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August 2020 Briefing - HIV & AIDS

Here are what the editors at HealthDay consider to be the most important developments in HIV & AIDS for August 2020. This roundup includes the latest research news from journal articles, as well as the FDA approvals and regulatory changes that are the most likely to affect clinical practice.

Program Improves Use of Chronic Opioid Therapy in HIV Care

THURSDAY, Aug. 27, 2020 (HealthDay News) -- The TEACH (Targeting Effective Analgesia in Clinics for HIV) intervention is a promising strategy for improving adherence to opioid prescribing guidelines among HIV care providers and their patients on chronic opioid therapy (COT), according to a study published online July 22 in Clinical Infectious Diseases.

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Short-Term PrEP Feasible for Men at Risk for HIV on Vacation

THURSDAY, Aug. 20, 2020 (HealthDay News) -- Preexposure prophylaxis (PrEP) is well tolerated by men who have sex with men (MSM) at episodic risk for HIV while on vacation, according to a study published online Aug. 15 in the Journal of Acquired Immune Deficiency Syndrome.

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Poll: More Older Adults Using Telehealth During Pandemic

WEDNESDAY, Aug. 19, 2020 (HealthDay News) -- More older adults have used telehealth to consult with a health care provider during the COVID-19 pandemic compared with that seen in the previous year, according to a report published online Aug. 17 based on the results of the University of Michigan National Poll on Healthy Aging.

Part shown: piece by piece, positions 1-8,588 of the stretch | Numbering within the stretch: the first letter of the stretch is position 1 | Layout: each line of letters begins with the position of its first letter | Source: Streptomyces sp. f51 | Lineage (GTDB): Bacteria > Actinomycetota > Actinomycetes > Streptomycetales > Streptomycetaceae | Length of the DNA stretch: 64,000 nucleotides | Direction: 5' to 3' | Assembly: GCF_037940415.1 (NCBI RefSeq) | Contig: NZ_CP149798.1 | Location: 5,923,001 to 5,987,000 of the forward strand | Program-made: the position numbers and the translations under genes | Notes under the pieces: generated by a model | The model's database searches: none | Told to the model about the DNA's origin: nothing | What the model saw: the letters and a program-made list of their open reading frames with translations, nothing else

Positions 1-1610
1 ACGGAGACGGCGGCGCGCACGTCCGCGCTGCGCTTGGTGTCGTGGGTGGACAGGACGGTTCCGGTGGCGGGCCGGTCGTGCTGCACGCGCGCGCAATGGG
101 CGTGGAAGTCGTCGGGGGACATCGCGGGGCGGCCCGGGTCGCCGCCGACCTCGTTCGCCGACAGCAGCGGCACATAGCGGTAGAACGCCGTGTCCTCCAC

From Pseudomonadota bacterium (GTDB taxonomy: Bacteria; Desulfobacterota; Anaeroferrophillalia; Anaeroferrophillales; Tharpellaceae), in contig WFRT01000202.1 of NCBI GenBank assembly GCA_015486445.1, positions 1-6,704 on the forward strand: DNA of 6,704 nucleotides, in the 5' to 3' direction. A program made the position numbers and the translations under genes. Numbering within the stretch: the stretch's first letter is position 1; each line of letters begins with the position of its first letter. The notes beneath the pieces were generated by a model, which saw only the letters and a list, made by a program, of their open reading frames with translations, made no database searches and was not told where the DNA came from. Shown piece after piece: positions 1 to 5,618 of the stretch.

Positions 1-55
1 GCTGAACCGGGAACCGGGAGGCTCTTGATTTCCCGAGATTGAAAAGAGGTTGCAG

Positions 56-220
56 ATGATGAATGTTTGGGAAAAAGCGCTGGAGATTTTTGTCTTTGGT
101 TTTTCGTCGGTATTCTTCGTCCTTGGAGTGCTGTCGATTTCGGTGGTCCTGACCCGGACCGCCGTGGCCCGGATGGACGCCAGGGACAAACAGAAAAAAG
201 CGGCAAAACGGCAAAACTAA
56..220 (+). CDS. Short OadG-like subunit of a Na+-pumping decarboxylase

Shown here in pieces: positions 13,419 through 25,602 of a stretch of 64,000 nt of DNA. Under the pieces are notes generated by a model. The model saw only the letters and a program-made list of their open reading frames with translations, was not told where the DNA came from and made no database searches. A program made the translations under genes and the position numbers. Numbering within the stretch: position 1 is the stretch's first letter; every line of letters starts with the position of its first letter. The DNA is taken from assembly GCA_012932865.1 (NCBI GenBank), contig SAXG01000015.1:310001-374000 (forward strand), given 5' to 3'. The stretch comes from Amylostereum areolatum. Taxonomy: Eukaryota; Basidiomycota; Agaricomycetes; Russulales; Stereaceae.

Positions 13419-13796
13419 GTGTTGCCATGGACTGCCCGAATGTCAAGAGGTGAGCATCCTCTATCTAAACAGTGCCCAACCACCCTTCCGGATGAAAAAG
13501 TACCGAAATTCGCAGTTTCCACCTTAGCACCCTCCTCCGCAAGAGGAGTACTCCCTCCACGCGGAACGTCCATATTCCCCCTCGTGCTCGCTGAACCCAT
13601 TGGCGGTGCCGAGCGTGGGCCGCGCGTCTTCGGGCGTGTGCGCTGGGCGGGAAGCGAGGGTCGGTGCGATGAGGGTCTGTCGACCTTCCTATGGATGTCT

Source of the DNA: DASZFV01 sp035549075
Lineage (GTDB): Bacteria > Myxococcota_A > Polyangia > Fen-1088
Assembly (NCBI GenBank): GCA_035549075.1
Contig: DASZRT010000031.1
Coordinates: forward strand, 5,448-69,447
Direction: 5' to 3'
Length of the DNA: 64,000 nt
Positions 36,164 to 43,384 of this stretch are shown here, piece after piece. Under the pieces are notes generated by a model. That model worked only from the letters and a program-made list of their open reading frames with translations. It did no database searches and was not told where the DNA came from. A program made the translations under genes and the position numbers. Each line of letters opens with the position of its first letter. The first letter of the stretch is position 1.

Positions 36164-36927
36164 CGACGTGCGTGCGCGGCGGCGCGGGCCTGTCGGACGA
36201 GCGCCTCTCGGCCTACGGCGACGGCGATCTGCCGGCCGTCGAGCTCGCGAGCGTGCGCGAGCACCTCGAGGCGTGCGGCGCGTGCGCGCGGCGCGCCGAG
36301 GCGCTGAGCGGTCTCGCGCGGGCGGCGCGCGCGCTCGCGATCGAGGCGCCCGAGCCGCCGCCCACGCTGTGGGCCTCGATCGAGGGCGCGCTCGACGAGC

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Burnout Less Likely for Doctors in Minority Race/Ethnic Groups

WEDNESDAY, Aug. 12, 2020 (HealthDay News) -- Compared with non-Hispanic White physicians, physicians in minority racial/ethnic groups are less likely to report burnout, according to a study published online Aug. 7 in JAMA Network Open.

Abstract/Full Text
Editorial

Expanding Medicaid in Holdout States Could Insure 3.9 Million

MONDAY, Aug. 10, 2020 (HealthDay News) -- Expanding Medicaid to all states could reduce the number of uninsured by 28 percent based on pre-COVID-19 data, according to a report released by the Urban Institute and the Robert Wood Johnson Foundation.

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Life Expectancy 78.60 Years for U.S. Population for 2009-2011

FRIDAY, Aug. 7, 2020 (HealthDay News) -- Life expectancy for 2009 to 2011 was 78.60 years for the total U.S. population, with the highest life expectancy for Hispanic women, according to the Aug. 7 National Vital Statistics Reports, a publication from the U.S. Centers for Disease Control and Prevention.

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Health Plans Not Implementing Prior Authorization Reforms

WEDNESDAY, Aug. 5, 2020 (HealthDay News) -- Physicians say prior authorization (PA) continues to interfere with patient care and can lead to adverse clinical consequences, according to the results of a survey released by the American Medical Association.

Press Release
Physician Survey

President Says Medicare Should Expand Telehealth Services

TUESDAY, Aug. 4, 2020 (HealthDay News) -- President Donald Trump signed an order on Monday that will broaden the role of telehealth for Medicare patients, the Associated Press reported.

AP News Article

Most Studies Still Fail to Analyze Data by Sex

TUESDAY, Aug. 4, 2020 (HealthDay News) -- The effect of gender is still largely ignored in scientific studies, according to a study published online June 9 in eLife.

Abstract/Full Text

Cost-Related Rx Nonadherence Highest in Young U.S. Women

MONDAY, Aug. 3, 2020 (HealthDay News) -- Cost-related prescription nonadherence is highest among younger U.S. women compared with individuals living in 10 other high-income countries, according to a report published in the August issue of Health Affairs.

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38 Percent of Older Adults in U.S. Not Ready for Video Doctor Visits

MONDAY, Aug. 3, 2020 (HealthDay News) -- An estimated 38 percent of all older adults in the United States are not ready for video visits with physicians, according to a research letter published online Aug. 3 in JAMA Internal Medicine.

Abstract/Full Text

Physician's Briefing

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